While it's not yet known what was in the cartridge, Health Canada says it's concerned by reports of severe pulmonary illness as well as the increase in vaping reported among Canadian youth and it's considering "additional measures" regarding the role of flavours, nicotine concentration and product design, and how all of that contributes to vaping's appeal to youth and non-smokers.

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Toronto Public Health reported Thursday they had also encountered a small number of patients in recent weeks who potentially had a vaping-related illness. 

The U.S. Centers for Disease Control and Prevention reported 530 confirmed and probable cases of lung injury related to e-cigarettes as of Sept. 17, including at least seven deaths.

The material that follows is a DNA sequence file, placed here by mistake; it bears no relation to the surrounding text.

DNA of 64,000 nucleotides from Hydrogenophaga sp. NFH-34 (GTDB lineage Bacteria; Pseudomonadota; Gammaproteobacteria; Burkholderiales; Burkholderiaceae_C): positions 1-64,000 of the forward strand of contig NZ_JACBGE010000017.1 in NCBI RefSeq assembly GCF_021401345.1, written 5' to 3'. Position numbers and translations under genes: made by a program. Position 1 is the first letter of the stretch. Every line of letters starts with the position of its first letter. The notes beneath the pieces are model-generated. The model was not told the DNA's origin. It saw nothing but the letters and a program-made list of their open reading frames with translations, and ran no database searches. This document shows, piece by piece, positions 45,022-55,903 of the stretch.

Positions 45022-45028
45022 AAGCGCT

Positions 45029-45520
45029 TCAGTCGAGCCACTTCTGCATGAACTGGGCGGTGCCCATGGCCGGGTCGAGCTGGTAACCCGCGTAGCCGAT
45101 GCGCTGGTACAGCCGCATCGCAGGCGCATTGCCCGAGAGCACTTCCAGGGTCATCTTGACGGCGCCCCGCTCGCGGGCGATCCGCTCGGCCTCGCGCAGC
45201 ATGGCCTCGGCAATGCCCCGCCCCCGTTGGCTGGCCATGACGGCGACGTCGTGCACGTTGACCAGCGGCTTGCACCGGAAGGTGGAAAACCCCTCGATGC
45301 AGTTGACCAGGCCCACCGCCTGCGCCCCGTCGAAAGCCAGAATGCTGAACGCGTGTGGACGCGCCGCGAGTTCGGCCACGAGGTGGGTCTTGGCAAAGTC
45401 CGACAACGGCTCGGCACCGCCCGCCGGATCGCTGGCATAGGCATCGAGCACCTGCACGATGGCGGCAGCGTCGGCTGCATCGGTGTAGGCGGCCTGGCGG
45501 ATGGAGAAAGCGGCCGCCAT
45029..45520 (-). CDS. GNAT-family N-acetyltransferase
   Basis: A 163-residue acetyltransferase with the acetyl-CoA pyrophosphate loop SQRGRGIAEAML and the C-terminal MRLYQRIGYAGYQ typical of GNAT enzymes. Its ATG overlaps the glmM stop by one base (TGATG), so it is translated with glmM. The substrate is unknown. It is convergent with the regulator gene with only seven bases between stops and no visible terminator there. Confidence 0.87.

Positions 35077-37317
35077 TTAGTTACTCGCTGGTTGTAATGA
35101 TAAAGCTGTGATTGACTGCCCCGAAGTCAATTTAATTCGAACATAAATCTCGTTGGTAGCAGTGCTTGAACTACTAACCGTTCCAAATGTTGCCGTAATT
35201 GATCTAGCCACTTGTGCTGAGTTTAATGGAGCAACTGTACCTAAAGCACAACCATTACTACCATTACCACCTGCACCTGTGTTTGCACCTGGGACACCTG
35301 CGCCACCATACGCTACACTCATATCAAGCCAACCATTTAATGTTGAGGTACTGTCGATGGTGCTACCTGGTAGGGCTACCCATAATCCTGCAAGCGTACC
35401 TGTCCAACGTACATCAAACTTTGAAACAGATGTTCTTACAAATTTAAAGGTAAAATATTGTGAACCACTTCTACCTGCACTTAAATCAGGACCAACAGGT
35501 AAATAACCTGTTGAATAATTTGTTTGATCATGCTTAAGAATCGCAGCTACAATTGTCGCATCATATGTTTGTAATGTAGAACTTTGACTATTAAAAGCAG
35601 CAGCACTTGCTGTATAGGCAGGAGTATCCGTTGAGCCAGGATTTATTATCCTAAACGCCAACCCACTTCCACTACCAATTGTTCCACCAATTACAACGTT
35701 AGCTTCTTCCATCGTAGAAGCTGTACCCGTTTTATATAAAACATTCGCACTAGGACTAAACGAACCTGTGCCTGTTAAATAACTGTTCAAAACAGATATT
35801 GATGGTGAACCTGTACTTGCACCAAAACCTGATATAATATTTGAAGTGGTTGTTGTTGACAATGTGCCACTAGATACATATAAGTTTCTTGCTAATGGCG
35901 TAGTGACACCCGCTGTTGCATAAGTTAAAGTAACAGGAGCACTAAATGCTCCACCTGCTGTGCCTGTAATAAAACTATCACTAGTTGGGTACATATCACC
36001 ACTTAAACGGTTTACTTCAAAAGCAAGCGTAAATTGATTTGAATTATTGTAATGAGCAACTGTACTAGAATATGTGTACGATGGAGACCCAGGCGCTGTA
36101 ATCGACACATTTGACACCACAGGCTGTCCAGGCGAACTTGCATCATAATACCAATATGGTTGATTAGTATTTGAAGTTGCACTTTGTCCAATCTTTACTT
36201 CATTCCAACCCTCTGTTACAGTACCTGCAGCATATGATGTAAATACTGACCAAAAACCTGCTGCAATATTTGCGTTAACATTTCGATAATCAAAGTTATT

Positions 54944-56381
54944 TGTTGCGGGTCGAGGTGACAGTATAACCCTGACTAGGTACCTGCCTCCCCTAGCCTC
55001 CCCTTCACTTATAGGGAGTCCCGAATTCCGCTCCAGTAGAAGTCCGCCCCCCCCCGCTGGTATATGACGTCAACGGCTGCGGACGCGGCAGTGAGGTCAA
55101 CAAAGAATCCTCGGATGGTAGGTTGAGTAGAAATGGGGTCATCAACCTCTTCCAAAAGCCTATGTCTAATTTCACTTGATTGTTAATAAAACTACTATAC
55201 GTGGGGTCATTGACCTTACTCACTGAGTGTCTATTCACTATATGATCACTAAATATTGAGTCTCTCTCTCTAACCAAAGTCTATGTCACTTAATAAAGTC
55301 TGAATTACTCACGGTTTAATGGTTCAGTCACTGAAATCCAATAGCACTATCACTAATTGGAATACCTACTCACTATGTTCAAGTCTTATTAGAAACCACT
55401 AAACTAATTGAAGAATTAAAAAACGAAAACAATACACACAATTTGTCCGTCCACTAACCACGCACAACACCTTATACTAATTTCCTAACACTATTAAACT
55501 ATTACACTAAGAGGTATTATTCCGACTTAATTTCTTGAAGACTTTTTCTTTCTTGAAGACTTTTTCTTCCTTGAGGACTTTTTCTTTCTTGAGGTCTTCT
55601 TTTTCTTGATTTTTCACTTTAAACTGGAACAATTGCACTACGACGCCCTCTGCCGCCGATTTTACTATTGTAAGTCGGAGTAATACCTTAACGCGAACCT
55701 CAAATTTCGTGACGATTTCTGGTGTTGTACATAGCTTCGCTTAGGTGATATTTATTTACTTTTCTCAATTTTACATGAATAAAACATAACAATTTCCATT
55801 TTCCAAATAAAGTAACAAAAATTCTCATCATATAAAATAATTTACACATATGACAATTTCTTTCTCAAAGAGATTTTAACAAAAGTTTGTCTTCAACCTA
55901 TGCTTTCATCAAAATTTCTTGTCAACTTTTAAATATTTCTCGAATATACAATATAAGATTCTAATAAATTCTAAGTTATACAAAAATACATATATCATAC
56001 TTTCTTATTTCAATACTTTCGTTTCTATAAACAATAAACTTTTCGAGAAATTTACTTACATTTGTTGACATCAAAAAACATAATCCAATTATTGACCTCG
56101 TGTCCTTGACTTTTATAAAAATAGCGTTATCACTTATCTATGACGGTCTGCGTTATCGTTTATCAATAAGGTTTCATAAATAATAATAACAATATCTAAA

"This remains a relatively new phenomenon in our country so we're still wrestling to understand the long-term health effects, but certainly the short-term are incredibly concerning," says Terry Dean, president and CEO of the Canadian Lung Association. "We certainly cannot view them as harmless, because they're not." 

Dean says appropriate regulation, policy and education led to the curbing of tobacco consumption rates in Canada and he believes a similar approach should be taken as soon as possible with e-cigarettes and in particular where they're accessible for youth. 

"If you're not vaping today — don't start. Blanket statement," he said. "If you are vaping to help stop smoking, your end goal should be to stop vaping."

Chadi says there has never been such a "rapid uptake" in the history of recorded substance use in teens, many of whom may not know how addictive they are and how much nicotine they contain.

"There is some research that shows for young people ages 25 and under with a brain that's still changing, these devices are not an effective smoking cessation tool because you can get very hooked up to the nicotine that comes with it," he says.

"Doctors, pediatricians, but also dentists, social workers and school nurses need to ask the right questions to teens to know if they're using them, what they think about them and try to help."